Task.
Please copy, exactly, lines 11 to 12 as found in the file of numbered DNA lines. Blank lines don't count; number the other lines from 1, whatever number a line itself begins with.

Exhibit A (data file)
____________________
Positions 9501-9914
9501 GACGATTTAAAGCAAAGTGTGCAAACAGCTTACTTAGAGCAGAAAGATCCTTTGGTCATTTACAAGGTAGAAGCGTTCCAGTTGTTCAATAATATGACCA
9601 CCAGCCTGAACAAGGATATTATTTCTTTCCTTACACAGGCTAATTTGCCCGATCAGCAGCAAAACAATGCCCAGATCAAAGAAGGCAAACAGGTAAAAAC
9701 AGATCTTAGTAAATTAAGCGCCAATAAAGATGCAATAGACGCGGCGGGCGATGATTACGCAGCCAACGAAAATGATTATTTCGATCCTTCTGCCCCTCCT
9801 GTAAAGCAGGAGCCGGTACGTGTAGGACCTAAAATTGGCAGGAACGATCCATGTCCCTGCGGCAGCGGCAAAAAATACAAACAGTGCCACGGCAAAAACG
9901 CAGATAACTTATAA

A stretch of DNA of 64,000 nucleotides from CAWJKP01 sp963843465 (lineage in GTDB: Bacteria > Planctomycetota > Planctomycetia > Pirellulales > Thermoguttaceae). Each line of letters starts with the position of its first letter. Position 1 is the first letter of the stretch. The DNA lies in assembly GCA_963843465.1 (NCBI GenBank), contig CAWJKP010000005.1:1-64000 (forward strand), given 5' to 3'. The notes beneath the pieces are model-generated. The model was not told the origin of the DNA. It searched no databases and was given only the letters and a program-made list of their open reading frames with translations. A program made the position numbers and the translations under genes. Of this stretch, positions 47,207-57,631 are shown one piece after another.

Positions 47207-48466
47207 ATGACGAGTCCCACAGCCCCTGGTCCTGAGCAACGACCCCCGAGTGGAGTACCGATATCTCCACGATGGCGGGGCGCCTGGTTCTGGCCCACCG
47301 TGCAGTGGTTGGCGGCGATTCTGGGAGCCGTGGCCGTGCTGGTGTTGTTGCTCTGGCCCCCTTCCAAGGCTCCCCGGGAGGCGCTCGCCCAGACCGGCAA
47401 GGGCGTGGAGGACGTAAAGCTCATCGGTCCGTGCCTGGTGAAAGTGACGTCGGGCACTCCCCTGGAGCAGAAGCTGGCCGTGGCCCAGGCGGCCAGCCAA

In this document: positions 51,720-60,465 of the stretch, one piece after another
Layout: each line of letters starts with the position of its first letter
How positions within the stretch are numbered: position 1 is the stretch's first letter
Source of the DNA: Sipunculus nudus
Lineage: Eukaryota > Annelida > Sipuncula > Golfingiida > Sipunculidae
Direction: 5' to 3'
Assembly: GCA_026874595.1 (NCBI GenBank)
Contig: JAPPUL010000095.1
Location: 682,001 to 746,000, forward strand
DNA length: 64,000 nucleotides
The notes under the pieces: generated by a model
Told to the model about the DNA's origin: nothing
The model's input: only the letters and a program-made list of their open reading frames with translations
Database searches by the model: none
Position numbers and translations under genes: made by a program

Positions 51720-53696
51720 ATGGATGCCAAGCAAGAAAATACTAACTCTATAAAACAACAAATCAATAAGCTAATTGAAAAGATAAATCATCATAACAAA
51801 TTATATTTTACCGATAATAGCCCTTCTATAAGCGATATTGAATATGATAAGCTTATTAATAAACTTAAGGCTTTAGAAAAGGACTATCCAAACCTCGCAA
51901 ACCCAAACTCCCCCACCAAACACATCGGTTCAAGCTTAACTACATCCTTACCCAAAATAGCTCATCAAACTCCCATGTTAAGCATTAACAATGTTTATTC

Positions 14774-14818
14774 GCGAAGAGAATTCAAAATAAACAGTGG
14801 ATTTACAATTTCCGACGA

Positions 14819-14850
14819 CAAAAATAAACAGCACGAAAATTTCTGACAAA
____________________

47401 GGGCGTGGAGGACGTAAAGCTCATCGGTCCGTGCCTGGTGAAAGTGACGTCGGGCACTCCCCTGGAGCAGAAGCTGGCCGTGGCCCAGGCGGCCAGCCAA

In this document: positions 51,720-60,465 of the stretch, one piece after another